Heppner gazette-times. (Heppner, Or.) 1925-current, July 19, 2017, Image 1

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    Commissioners urge new
windfarm owner to hire locally
VOL. 136
NO. 25 8 Pages
Wednesday, July 19, 2017
Morrow County, Heppner, Oregon
‘Will be 20-25 good paying jobs’, says
project manager
By David Sykes
The project manager
for the new wind farm com-
pany poised to construct
200 turbines in Morrow and
parts of Umatilla counties
told the Morrow County
Commission last week that
the company wants to hire
locally once when the proj-
ect is up and running.
Melissa Hochmuth,
project manager for Nex-
tEra Energy, which recently
purchased the ready-to-go
project from Ione-based
‘Amber waves of grain’ ready for harvest in
Morrow County
Wheatridge, said the
NextEra was named
wind farm is going
the largest producer
to be big, produc-
of wind and solar
ing 500 megawatts
power in the world.
and costing $800
Wanting to see
million to build.
local workers ben-
“This will be one of
efit from the new
the largest projects Melissa
wind farm, all of
across the country,” Hochmuth,
the county commis-
Hochmuth told the project
sioners last week
commissioners. She manager
pressed Hochmuth
also said it was one for NextEra
for her company to
of the largest wind
make every effort to
projects in her com-
hire locally.
pany, which is no small
deal considering in 2016
Local man shares
memories of Apollo 11
Michel played a role in man-
kind’s ‘giant leap’
A plaque on Ted Michel’s apartment wall in Heppner com-
memorates his contribution to the first moon landing. -Photo
by David Sykes
Harvest is well underway in South Morrow, as evidenced by this combine on the Morgan farm outside of Ione. Morrow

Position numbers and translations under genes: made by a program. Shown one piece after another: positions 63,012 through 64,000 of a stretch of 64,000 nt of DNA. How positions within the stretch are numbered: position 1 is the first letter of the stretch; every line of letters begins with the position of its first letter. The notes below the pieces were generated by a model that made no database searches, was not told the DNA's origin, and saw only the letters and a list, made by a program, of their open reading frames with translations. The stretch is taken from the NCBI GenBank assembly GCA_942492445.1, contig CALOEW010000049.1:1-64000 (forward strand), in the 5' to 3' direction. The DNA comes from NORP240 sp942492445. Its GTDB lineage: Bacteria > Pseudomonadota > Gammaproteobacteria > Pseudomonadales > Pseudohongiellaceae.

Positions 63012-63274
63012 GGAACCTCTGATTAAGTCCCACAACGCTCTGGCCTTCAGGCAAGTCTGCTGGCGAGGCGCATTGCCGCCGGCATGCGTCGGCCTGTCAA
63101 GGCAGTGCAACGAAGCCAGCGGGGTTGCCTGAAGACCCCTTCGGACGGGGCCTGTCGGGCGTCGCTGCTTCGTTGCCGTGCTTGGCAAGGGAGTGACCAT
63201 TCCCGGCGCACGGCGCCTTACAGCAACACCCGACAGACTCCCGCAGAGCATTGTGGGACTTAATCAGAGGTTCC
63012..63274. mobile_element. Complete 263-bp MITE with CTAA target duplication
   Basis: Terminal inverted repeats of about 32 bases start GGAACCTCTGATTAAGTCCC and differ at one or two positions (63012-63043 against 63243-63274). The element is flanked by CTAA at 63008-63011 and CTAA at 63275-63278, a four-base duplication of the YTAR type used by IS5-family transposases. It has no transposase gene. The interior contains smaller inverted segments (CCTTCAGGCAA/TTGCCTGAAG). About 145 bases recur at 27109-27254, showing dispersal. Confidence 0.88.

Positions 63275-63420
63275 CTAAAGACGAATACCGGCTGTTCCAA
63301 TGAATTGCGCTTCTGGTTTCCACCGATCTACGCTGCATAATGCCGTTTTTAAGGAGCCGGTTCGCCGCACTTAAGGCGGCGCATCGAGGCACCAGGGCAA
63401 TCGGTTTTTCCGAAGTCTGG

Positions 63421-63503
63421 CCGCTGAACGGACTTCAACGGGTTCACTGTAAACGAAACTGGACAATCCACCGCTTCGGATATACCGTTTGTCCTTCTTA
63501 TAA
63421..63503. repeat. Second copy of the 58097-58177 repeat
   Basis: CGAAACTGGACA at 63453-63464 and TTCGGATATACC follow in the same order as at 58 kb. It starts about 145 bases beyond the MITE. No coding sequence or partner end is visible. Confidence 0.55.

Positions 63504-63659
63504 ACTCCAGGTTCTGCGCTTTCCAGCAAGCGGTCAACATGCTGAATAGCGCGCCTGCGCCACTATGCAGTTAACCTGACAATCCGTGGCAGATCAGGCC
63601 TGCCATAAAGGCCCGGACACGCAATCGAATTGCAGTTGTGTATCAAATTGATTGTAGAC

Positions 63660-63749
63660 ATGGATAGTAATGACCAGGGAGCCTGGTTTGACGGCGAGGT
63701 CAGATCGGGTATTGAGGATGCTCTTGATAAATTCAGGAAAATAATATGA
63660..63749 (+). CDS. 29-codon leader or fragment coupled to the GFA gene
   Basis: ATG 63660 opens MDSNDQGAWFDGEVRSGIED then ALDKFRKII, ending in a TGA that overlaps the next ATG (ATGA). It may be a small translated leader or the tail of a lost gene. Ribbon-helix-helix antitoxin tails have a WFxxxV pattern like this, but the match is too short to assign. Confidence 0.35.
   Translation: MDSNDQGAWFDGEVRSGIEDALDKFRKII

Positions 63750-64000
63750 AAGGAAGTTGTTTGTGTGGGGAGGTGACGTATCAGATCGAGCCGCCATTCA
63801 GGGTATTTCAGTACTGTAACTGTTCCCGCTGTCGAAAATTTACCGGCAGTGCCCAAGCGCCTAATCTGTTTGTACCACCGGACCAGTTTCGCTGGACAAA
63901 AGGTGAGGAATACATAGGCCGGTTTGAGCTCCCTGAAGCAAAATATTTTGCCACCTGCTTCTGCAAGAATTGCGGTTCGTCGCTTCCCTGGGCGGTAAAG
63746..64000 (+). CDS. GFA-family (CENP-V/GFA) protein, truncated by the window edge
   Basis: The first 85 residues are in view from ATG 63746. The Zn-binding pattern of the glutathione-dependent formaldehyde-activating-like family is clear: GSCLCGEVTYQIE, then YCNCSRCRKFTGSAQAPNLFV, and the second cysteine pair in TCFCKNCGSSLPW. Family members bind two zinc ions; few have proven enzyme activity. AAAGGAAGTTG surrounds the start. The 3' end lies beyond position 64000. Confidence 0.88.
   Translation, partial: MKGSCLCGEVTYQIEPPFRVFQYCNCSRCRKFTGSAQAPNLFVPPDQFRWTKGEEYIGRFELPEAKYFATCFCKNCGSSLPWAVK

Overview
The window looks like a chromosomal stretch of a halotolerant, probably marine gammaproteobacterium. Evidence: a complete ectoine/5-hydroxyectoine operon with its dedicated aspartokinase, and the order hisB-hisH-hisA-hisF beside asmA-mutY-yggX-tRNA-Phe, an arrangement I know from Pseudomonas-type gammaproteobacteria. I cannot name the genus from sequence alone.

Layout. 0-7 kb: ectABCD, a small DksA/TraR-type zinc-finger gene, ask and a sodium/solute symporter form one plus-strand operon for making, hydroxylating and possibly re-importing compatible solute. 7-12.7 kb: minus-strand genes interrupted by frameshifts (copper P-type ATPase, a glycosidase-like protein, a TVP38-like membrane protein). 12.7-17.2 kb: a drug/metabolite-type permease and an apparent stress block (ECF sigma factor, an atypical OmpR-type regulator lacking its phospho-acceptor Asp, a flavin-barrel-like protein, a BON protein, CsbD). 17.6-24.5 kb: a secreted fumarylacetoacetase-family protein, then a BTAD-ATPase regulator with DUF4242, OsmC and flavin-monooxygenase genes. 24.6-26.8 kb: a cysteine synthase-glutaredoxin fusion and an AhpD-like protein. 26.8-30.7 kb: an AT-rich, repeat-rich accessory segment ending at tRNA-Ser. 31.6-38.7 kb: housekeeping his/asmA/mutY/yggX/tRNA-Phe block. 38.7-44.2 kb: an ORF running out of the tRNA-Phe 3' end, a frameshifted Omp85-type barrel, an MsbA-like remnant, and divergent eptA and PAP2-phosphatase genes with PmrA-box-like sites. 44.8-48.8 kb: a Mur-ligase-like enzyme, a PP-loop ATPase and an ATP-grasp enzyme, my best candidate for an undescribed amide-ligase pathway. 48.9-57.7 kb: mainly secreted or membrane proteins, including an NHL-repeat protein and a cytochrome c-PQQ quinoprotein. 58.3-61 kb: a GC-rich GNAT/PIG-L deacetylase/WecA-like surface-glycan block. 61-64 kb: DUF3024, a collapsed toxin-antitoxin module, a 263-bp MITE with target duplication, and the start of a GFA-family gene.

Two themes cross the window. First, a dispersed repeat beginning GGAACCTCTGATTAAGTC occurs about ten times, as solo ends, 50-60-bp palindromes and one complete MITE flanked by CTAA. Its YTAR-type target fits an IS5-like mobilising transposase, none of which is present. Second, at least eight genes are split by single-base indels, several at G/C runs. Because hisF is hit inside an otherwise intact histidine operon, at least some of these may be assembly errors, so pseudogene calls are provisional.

County Grain Growers Grain Department Manager Duane Disque says MCGG opened the Ruggs elevator Monday for early
cutting, though he estimates it will be about 10 days until things “really get going” that far south. Meanwhile, Disque says
yields so far are “all over the place,” but adds that the averages are falling between 40 and 50 bushels an acre, with “some
above, some below.” He says he has reports of yields over 50 but is realistically hoping to average somewhere over 40 by the
end of harvest. -Photo by David Sykes
Community pulls together to extend one
big helping hand
On Sunday, July 16, the
farm of Virgil and Debbie
Morgan became the site of
something Morrow County
communities are known
for—pulling together in an
extraordinary way to help
out a neighbor.
In June, the Morgans’
son and daughter-in-law
had a baby girl. While the
baby is doing well, mother
Larissa had severe health
problems after delivery.
With a long recovery ahead
of Larissa and a new baby
in the house, Debbie Mor-
gan went to Texas to help
out. Since Virgil and Deb-
bie usually work wheat
harvest by themselves, that
left the family farm a little
short-handed when harvest
time rolled around.
That was when neigh-
bor Brent Martin suggested
to others in the Ione com-
munity that they should
get together to help the
Morgans out.
“We had a meeting at
the fire hall to see who was
interested and make sure
we had enough help,” said
Melissa LaRue, who was in
Volunteers who showed up to help the Morgan family bring
on the planning. Maps were in their harvest Sunday look over a combine engine. Around
On July 21, 1969, as-
tronauts from the Apollo 11
spacecraft stepped on to the
moon’s surface—“That’s
one small step for a man,
one giant leap for man-
kind,” quipped astronaut
Neil Armstrong.
While Americans were
proud of this accomplish-
ment, Ted Michel could
swagger a little more than